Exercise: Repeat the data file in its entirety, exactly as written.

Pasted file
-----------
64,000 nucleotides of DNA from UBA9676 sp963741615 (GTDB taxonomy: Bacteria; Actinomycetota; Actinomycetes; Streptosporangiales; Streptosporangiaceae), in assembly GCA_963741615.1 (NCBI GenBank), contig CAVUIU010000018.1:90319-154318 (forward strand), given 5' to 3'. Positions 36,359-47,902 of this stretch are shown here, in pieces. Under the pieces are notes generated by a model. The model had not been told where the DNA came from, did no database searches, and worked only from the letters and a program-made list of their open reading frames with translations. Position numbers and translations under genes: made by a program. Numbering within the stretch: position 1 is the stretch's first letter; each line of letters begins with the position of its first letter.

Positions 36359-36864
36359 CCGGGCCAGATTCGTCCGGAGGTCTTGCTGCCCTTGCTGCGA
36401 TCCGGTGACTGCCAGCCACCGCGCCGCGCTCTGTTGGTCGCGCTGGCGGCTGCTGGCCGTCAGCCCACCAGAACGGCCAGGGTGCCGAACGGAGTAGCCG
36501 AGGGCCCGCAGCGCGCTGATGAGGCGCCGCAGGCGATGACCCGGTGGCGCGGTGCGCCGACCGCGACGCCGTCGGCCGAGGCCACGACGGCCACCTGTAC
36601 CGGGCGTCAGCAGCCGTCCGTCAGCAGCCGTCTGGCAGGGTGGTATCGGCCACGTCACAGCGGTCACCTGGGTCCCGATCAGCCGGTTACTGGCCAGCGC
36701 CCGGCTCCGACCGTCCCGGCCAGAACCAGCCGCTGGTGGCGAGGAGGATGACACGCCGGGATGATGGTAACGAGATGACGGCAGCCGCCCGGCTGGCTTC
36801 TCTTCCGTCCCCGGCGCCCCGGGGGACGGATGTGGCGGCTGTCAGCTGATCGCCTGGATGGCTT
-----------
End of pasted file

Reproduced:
64,000 nucleotides of DNA from UBA9676 sp963741615 (GTDB taxonomy: Bacteria; Actinomycetota; Actinomycetes; Streptosporangiales; Streptosporangiaceae), in assembly GCA_963741615.1 (NCBI GenBank), contig CAVUIU010000018.1:90319-154318 (forward strand), given 5' to 3'. Positions 36,359-47,902 of this stretch are shown here, in pieces. Under the pieces are notes generated by a model. The model had not been told where the DNA came from, did no database searches, and worked only from the letters and a program-made list of their open reading frames with translations. Position numbers and translations under genes: made by a program. Numbering within the stretch: position 1 is the stretch's first letter; each line of letters begins with the position of its first letter.

Positions 36359-36864
36359 CCGGGCCAGATTCGTCCGGAGGTCTTGCTGCCCTTGCTGCGA
36401 TCCGGTGACTGCCAGCCACCGCGCCGCGCTCTGTTGGTCGCGCTGGCGGCTGCTGGCCGTCAGCCCACCAGAACGGCCAGGGTGCCGAACGGAGTAGCCG
36501 AGGGCCCGCAGCGCGCTGATGAGGCGCCGCAGGCGATGACCCGGTGGCGCGGTGCGCCGACCGCGACGCCGTCGGCCGAGGCCACGACGGCCACCTGTAC
36601 CGGGCGTCAGCAGCCGTCCGTCAGCAGCCGTCTGGCAGGGTGGTATCGGCCACGTCACAGCGGTCACCTGGGTCCCGATCAGCCGGTTACTGGCCAGCGC
36701 CCGGCTCCGACCGTCCCGGCCAGAACCAGCCGCTGGTGGCGAGGAGGATGACACGCCGGGATGATGGTAACGAGATGACGGCAGCCGCCCGGCTGGCTTC
36801 TCTTCCGTCCCCGGCGCCCCGGGGGACGGATGTGGCGGCTGTCAGCTGATCGCCTGGATGGCTT